Shanghai brings solid cuisine to Waukee7/13/2016
I have been writing a lot this year about good places in Waukee — Jethro’s Jambalaya, Kue’d, H Pho and India Tadka. Hot new joints sometimes obscure the memory of the tried and true. Recently I was reminded about one such place after rediscovering its dishes at a graduation party and a holiday gathering. How did I forget about Shanghai for so long? I choose to blame it on an abundance of riches.
Shanghai has been around for 13 years, according to a recent server. Development has surrounded its once-lonely strip mall. The restaurant looks like many other Chinese restaurants in mid America. Artwork includes lions, dragons, peacocks and the obligatory herd of eight lucky horses. Jade and fireworks hang on walls and from ceilings. Plastic flowers decorated the tables and booths.
Three years ago, Shanghai added a Vietnamese menu to its repertoire. On my recent visits, it seemed to be more popular than the traditional Chinese menu. Despite being considerably shorter (17 items) than most Vietnamese menus, it’s filled with unusual touches to appreciate. Spring rolls ($4-$5), for instance, can be ordered with large pieces of grilled pork as well as with shredded pork and pork rind. Mine tasted marvelously, with lots of fresh basil leaves packed among the shredded lettuces and rice noodles. They can also be ordered with lime sauce or peanut sauce, both freshly made. Calamari was made in lighter-than-usual batter and served with pickled daikon and pickled carrots.
Vietnamese soups ($10-$11) were also diverse, much more so than the ones on the Chinese menu. Besides the usual beef stock pho, one can order a pork stock soup made with tapioca noodles, another with egg noodles, or a Hue style pho, which is salty and sweet with lemongrass and several kinds of meat and noodles. Duck soup includes a hind quarter of BBQ duck in a rich duck stock served with noodles and pickled green papaya.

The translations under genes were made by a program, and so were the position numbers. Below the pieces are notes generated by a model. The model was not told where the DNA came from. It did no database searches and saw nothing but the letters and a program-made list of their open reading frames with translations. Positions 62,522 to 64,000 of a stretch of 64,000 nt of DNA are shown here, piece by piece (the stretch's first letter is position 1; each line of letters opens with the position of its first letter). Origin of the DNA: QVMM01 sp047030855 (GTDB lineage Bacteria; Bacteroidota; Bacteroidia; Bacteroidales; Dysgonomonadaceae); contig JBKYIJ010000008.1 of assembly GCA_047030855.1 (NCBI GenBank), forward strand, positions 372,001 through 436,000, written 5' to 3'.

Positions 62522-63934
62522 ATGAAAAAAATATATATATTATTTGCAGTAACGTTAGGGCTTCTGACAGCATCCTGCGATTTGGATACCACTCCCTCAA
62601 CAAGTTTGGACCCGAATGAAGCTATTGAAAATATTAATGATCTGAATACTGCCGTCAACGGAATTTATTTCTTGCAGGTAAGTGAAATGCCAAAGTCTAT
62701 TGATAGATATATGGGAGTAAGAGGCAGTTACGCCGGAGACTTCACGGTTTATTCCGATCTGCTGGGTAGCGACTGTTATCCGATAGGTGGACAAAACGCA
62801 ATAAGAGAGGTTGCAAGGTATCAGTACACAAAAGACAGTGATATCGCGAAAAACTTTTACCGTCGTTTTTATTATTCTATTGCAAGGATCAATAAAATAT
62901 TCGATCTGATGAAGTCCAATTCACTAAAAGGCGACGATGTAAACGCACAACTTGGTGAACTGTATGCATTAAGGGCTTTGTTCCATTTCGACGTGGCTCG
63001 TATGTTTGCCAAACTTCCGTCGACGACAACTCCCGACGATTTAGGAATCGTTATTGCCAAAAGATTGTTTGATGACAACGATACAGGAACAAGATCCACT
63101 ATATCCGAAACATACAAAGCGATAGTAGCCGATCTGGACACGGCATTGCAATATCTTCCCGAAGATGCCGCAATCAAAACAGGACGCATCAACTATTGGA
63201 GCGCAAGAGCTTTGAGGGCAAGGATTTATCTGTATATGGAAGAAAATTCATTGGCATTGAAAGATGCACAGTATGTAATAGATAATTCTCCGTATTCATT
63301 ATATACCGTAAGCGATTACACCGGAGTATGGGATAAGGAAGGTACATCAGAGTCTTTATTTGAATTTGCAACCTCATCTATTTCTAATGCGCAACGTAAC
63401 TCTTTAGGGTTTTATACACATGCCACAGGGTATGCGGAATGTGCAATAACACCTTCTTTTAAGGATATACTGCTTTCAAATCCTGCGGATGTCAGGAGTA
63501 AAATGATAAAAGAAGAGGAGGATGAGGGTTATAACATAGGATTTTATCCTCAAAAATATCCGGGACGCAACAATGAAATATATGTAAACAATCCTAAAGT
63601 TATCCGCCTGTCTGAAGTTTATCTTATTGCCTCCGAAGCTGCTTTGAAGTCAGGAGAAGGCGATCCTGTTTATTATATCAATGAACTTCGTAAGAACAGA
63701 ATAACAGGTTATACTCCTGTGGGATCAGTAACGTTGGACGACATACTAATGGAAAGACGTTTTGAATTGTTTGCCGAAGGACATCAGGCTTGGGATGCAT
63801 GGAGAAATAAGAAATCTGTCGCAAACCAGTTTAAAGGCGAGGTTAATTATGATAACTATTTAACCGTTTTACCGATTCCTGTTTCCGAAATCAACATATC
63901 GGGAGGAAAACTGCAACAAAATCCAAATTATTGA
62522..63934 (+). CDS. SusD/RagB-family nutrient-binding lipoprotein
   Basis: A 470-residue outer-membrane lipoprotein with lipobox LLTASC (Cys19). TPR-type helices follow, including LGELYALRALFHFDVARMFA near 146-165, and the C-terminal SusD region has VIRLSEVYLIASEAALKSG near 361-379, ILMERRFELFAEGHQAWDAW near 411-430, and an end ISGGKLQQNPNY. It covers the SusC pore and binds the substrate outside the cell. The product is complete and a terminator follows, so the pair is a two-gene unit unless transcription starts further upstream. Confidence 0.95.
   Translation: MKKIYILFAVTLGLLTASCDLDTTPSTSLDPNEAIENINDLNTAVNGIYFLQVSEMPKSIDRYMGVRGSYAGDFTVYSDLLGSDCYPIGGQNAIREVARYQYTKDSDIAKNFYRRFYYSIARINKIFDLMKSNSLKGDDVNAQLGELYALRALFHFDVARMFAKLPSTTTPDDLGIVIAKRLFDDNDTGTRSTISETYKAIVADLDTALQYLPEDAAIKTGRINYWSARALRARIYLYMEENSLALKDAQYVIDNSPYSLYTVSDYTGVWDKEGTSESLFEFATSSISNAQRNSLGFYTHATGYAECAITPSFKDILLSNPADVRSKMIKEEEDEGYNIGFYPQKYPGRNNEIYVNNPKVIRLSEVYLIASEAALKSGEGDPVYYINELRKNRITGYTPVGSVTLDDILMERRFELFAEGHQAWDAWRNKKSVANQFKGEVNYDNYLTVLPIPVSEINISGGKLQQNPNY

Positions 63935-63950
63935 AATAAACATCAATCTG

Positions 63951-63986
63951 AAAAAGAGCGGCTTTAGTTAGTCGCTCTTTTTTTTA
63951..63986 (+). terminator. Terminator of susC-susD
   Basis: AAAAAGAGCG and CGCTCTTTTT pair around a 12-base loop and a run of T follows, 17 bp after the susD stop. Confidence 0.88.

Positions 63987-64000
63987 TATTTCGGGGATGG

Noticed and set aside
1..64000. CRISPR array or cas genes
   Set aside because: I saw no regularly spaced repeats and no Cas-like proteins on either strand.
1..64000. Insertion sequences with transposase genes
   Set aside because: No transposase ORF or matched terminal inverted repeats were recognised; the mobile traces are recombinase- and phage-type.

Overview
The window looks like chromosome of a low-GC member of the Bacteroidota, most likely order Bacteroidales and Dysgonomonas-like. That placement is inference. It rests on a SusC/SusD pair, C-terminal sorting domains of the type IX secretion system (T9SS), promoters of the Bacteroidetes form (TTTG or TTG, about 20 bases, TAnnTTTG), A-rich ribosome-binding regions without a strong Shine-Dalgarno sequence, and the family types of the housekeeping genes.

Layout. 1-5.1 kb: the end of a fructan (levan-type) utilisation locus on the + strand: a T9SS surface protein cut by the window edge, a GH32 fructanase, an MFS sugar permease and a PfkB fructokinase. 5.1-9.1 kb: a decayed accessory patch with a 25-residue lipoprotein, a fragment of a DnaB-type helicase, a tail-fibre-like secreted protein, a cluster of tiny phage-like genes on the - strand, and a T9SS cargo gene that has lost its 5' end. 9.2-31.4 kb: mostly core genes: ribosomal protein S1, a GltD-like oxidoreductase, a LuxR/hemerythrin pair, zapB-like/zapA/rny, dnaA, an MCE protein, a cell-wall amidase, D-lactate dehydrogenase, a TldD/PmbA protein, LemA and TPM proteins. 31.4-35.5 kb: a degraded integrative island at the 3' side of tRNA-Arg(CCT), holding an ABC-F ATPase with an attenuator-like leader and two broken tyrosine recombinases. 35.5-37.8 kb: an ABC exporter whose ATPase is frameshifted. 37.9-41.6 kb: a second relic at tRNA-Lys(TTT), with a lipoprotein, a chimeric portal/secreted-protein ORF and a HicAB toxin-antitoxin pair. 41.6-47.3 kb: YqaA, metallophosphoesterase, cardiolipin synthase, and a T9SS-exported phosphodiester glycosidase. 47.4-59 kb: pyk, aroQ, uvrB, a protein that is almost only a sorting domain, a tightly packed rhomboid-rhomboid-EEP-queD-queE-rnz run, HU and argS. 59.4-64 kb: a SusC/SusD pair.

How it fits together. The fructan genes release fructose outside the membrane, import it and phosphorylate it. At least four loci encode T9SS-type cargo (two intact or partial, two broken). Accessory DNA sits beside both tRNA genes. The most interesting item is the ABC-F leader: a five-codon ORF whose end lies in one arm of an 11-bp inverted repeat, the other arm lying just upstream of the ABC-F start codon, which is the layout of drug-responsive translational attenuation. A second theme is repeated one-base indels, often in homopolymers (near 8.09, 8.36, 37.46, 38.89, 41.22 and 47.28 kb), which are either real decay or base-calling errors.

Lunch (11 a.m. – 2:30 p.m.) offers several bargain platters that include soup, egg rolls, crab Rangoon, fried rice and a fortune cookie with a choice of 26 entrée styles and a choice of five proteins for $8 or $9. These include orange peel, Governor’s and sesame dishes that cost more than the others in dinner servings.
The Chinese menu is not going to surprise anyone. This is Waukee. Vegetables do not vary beyond what one can find in the Hy-Vee produce section. Do not expect bitter melon, lotus root, leafy greens, Chinese broccoli, pea shoots, fuzzy melon, or even eggplant or bok choy. What it does well is make fresh dishes flavored with garlic, ginger, citrus and sauces that are far more interesting than the cloyingly sweet ones that supermarkets popularize.
I particularly like the black bean sauce here. Fermented black beans and garlic are stir fried with carrots, bells peppers, onions, celery, black mushroom, bamboo shoots and water chestnuts; it’s the best version in town. Shanghai deserves praise for the size of the shrimp and scallops I have been served there. They are much larger than typical. Another top dish is its crispy prawns, which are breaded, fried golden and stir fried with garlic, scallions and Chinese five-spice. Orange chicken was a little too sweet for my taste, but I enjoyed that it was not just stir fried with dried orange peel but also served on a plate of sliced fresh oranges.
Service has been attentive on my visits. Iced water never got less than half empty, and huge orders were always served hot with admonitions to be careful not to burn my tongue or fingers. Leftovers were boxed for me, and additional rice was added.
Side Dishes: Food Studio opened in Southridge Mall with Terrance Haynes (The Cakery) as chef and a focus on catering. Different meals are served on different days. CV
Jim Duncan is a freelance writer who has penned nine different columns for Cityview and its sister publications beginning in 1987.
33 Carefree Lane, Waukee, 987-3111
Tuesday – Thursday and Sunday, 11 a.m. – 9 p.m.; Friday – Saturday, 11 a.m. – 9:30 p.m.